Happiness Themes
by Mary Lavin

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Themes and Meanings

(Comprehensive Guide to Short Stories, Critical Edition)

The theme of the story is happiness. However, the concept of “happiness” as seen by Vera is subject to debate, challenge, and final qualification in the story. Vera announces her happiness very early in the story and defends it against all onslaughts until the ending. The challenge to define happiness by her daughters, especially Bea, does seem to provide a different perspective; they see happiness more realistically than Vera’s desperate struggle. In one scene, they see her swimming and are afraid she has gone too far to return to shore and may die. They notice that their mother’s happiness is something that is “dearly bought.” Happiness is, for Vera, a continual struggle rather than a state of being.

Above all, Vera’s happiness is rooted in this world. The daughters describe Father Hugh as being close to Vera to make sure of her salvation in the next world. He is less concerned with happiness in this world. She demands that the flowers not be given to the church because they would only end up on the altar; she claims that God made the flowers for people in this world rather than for himself or religious purposes. She seems to feel that she is a good Catholic, but her emphasis on this world is not traditionally Christian. In another episode, she brings daffodils to her dying husband but is rebuked by a nun at the hospital who tells her she should be praying for her husband rather than bringing him flowers. Vera rejects this point of view throughout the story. She does not think of the other world as a possibility for her or a compensation for suffering, as Father Hugh does. She is so oriented in this world that the Christian heaven is not a possibility she can make part of her thinking and that conventional hope is never mentioned by her. However, at the end of the story, Bea tells her that she is done with this world and seems to feel that it is “joyous” news. The description of Vera sinking into her pillow so deeply that it “would have dented stone” does not seem to be a “joyous” acceptance of another world but a regret at losing this one and the end of the struggle to maintain happiness in it.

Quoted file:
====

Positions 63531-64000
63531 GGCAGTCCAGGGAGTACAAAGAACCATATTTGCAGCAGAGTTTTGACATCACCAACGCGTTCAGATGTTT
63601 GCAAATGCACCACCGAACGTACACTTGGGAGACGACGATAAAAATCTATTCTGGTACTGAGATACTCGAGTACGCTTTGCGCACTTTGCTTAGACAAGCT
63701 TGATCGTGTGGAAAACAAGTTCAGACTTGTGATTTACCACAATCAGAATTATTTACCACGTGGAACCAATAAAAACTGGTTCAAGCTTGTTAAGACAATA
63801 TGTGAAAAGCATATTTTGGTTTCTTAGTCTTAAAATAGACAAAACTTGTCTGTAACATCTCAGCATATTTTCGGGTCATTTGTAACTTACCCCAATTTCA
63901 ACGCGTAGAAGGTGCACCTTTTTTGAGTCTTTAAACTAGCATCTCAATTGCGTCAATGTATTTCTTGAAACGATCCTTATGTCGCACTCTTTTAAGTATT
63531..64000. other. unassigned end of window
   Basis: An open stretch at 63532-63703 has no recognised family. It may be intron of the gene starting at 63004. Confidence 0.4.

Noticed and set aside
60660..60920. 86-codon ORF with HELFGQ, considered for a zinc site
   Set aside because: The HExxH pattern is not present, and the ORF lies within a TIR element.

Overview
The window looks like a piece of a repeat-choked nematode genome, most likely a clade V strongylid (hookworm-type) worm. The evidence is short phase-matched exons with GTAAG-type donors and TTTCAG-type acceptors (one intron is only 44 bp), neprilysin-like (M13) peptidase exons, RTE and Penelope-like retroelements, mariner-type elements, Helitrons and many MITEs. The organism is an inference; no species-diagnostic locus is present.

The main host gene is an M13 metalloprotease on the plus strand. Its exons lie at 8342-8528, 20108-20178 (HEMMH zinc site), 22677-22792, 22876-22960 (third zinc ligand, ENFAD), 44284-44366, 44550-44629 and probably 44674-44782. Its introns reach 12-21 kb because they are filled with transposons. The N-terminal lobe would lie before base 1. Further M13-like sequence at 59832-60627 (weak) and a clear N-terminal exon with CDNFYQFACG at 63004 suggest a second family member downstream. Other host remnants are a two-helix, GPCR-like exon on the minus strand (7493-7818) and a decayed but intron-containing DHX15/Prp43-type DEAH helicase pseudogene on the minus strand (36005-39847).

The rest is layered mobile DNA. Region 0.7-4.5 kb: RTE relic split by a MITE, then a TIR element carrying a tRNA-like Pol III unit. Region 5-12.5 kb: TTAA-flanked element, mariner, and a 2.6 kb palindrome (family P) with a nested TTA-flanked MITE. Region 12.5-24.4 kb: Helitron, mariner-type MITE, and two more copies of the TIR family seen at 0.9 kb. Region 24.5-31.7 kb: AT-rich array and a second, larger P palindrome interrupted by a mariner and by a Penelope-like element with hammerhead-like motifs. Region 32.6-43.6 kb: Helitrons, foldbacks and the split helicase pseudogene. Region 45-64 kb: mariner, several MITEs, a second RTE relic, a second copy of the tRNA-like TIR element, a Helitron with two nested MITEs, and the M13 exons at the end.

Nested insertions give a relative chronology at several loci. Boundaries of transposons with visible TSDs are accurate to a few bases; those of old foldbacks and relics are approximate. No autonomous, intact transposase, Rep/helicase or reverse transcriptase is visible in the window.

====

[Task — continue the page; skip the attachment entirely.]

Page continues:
The meaning of the story is revealed in the debate concerning the nature of happiness and Vera’s special claim to being happy. There is little change in the main character until the conclusion of the story, but her claim to happiness is never a settled state but one that is in question until the end.